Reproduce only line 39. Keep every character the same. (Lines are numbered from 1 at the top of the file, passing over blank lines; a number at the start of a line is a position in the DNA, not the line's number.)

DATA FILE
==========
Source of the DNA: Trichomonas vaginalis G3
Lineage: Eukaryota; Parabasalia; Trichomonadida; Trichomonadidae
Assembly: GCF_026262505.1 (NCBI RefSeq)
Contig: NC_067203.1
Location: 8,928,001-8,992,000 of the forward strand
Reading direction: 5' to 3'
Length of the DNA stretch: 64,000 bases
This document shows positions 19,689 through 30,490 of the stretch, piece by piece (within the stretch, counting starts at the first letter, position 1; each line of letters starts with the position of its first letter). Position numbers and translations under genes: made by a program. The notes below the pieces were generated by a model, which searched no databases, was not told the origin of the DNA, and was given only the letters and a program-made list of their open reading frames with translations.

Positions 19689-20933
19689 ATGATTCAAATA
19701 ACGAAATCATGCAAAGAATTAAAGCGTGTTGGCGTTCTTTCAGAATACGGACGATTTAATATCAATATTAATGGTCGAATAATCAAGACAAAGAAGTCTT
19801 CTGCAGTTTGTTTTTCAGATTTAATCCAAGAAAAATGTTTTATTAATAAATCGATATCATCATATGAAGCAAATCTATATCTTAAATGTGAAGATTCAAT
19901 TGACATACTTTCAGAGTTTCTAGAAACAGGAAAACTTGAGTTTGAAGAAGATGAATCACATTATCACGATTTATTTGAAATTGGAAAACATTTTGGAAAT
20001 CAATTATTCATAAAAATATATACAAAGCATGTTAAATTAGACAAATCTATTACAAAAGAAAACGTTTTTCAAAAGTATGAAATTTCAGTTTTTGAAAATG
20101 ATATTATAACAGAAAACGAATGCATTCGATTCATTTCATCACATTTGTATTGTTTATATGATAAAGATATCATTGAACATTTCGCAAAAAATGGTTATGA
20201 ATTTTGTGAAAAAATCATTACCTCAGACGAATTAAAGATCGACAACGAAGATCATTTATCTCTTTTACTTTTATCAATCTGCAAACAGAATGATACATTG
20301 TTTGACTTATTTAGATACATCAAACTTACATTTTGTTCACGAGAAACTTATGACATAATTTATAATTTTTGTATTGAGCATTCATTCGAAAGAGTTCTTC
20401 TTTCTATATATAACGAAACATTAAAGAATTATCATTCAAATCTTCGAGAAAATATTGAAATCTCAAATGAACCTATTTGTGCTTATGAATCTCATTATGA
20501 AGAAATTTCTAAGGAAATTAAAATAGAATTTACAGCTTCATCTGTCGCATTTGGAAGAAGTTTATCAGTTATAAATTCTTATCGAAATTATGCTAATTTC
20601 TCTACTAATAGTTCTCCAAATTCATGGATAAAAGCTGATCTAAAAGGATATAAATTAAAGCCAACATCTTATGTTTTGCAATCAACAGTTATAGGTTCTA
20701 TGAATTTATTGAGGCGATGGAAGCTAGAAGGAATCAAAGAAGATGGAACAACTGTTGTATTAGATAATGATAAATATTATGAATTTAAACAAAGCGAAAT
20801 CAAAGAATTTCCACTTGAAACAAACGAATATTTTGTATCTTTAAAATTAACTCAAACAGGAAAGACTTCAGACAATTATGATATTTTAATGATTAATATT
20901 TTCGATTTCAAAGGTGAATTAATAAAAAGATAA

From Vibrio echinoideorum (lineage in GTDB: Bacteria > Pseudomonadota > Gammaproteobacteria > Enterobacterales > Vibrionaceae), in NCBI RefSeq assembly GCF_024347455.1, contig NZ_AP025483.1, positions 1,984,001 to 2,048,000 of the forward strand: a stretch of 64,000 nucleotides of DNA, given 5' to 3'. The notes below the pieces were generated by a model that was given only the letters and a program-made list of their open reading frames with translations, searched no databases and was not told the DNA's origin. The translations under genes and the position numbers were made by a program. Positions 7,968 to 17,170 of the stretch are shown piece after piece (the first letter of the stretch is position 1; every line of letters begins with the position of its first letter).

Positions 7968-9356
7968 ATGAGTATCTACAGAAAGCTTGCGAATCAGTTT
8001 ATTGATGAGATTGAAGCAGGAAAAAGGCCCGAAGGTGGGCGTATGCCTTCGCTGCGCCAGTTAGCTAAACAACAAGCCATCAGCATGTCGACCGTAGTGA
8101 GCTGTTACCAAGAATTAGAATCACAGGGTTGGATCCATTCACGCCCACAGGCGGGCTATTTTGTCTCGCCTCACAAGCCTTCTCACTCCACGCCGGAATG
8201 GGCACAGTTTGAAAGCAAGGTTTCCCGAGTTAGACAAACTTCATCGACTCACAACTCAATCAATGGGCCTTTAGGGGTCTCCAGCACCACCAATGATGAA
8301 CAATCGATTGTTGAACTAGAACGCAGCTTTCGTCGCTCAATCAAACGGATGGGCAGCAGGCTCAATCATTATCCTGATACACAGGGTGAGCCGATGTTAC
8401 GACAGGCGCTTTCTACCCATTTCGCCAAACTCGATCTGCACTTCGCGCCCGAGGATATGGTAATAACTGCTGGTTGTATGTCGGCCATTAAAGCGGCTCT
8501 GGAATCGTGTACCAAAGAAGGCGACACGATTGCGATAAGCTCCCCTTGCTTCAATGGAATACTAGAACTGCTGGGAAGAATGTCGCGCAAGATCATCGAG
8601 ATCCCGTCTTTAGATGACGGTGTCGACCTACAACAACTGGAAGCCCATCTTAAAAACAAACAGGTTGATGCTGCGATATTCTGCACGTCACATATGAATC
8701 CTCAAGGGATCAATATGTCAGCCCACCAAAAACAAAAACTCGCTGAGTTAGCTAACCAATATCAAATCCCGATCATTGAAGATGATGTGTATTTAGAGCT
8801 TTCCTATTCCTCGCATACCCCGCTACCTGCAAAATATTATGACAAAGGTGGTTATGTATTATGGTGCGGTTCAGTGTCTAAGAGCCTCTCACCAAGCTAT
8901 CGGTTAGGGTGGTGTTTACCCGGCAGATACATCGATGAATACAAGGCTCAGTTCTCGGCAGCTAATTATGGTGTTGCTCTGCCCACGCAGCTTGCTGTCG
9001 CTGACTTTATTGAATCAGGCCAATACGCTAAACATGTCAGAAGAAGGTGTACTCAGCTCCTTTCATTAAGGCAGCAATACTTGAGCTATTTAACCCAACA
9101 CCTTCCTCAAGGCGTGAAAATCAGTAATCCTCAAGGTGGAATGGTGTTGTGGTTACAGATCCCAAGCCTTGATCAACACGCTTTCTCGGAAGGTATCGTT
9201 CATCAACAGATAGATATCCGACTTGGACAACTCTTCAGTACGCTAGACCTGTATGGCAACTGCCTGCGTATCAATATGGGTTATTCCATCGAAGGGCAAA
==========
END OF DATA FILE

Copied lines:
9201 CATCAACAGATAGATATCCGACTTGGACAACTCTTCAGTACGCTAGACCTGTATGGCAACTGCCTGCGTATCAATATGGGTTATTCCATCGAAGGGCAAA